But still this is unsatisfactory, not robust, involving a simplified model. And it conflicts with what the others got, where things went awry! The others got baby universes with birth defects.

    I need to look for more recent papers, hopefully with more senior co-author. It has been a while since i checked into this.
     
    Last edited: Sep 16, 2010
  10. Sep 16, 2010 #9

    marcus

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    Re: Are congenial constants also "holey"?


    I am indebted to you for questioning and discussing. What I suspect is that Smolin's conjecture is out there on the table partly to offer a challenge.

    "I dare you to find a small change in the SM parameters that would have made BH more abundant". It is just asking to be falsified by someone good in particle physics and stellar astrophysics.

    It is also a challenge to the "Anthropic Landscape Multiverse" guys----"I challenge you to make your multiverse scenarios have some directly falsifiable prediction. Look it's possible, here's an example!"

    The conjecture has an intellectual function, in other words. It fills a need.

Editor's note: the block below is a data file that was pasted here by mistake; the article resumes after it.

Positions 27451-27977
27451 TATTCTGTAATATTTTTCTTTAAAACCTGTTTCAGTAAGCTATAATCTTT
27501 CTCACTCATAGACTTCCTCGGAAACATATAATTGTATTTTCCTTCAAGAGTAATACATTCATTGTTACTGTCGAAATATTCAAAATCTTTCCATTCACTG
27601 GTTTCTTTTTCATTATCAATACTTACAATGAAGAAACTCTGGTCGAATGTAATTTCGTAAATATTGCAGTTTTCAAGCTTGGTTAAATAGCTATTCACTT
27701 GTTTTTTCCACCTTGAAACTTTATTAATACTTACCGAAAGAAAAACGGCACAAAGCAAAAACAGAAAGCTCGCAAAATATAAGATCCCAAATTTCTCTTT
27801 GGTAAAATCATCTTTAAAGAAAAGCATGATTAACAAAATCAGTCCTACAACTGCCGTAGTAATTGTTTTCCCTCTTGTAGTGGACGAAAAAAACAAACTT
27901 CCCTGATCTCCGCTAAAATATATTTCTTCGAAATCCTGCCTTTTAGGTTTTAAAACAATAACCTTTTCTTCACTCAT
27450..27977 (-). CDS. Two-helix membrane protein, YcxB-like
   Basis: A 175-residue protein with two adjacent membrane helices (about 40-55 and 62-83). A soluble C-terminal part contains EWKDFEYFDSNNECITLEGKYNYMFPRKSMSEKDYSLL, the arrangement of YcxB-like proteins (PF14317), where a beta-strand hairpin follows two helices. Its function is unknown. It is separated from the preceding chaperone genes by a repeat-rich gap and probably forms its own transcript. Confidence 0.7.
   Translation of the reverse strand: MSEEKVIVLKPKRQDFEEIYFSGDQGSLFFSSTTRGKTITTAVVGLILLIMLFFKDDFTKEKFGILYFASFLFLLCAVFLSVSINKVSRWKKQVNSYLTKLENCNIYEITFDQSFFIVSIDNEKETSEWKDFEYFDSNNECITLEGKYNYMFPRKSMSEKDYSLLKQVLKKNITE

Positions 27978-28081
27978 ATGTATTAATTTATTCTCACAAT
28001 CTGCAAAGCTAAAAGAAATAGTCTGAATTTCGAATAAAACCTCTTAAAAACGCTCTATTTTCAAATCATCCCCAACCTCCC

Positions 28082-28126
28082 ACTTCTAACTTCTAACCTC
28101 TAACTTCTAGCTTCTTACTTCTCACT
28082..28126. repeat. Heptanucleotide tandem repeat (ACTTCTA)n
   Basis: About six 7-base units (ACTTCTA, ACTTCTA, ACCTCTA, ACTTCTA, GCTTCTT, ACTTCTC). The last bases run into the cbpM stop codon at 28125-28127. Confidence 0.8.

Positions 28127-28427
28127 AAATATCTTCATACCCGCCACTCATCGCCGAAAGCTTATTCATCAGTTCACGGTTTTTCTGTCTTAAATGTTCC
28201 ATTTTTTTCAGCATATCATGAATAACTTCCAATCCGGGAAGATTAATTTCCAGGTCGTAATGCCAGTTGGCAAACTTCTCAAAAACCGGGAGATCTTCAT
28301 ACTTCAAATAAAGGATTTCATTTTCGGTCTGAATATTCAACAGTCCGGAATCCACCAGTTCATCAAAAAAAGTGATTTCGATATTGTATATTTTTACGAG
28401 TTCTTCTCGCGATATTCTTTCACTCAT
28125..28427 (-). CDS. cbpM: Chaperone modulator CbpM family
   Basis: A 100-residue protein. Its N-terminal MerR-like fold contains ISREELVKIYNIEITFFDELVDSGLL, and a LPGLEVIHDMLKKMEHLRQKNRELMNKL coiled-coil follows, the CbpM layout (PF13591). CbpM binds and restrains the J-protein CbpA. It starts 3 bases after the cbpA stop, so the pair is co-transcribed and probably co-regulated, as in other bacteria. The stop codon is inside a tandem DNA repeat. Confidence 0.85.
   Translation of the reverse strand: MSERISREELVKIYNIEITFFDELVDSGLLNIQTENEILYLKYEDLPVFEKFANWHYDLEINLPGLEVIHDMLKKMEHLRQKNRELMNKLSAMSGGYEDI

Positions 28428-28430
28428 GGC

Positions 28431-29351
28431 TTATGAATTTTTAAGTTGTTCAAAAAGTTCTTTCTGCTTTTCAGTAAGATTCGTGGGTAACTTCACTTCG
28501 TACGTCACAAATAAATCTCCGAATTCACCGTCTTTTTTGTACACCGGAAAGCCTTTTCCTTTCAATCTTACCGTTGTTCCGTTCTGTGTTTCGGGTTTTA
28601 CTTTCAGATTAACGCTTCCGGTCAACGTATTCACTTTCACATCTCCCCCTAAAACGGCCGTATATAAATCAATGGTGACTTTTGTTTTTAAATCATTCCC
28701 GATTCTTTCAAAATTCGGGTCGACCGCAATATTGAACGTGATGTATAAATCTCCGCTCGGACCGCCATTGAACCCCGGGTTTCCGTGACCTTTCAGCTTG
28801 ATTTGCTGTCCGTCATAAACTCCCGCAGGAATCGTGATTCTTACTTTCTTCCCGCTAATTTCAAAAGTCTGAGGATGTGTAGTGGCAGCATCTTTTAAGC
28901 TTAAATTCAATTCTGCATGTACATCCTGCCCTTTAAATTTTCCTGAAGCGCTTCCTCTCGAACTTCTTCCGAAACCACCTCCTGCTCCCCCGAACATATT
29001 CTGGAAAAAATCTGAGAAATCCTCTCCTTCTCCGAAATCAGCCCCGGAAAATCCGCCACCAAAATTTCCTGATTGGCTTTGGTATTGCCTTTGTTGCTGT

Somebody should consider the possibility that the SM parameter are at a local maximum for SOME imaginable reproductive mechanism (natural selection = reproductive success) and maybe BH is not the right mechanism. So?

    You look ahead and see a possible quandary, a terrible dilemma, but it might never happen. Let's cross that bridge when we get there. If we ever do.

    I understand feeling queasy misgivings looking ahead if it ever came to that. You are perfectly right that it would be very very weird if:

    A. LQG passed some tests by predicting features of the CMB, gained moderate cred.
    B. Some Rovelli postdoc proves full LQG theory BH bounce (which might never happen)
    C. Ten more years go by and people try and fail to show SM parameters are NOT at local max for BH abundance.

    Yes I'm with you. that would be stressful. It would be very weird. Hee hee.
     
  11. Sep 16, 2010 #10

    marcus

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    Re: Are congenial constants also "holey"?

    To sum up:
    I did a kind of quick literature search in response to request for evidence of BH bounce "however flimsy" in the LQG theoretical context. It was in general unsatisfactory, with some papers circa 2008 where they got "bad" results. Something went wrong with the bounce. The universe that came out did not have the right number of dimensions, or enough mass, or enough ability to grow.
    Or alternatively "good but weak" results--not general or robust enough to inspire confidence.

    So my conclusion is that at least for now the BH bounce idea is languishing. But I don't want to draw snap conclusions. They still have to apply the full LQG theory to BH collapse. And applying full Lqg to cosmology is only just getting started http://arxiv.org/abs/1003.3483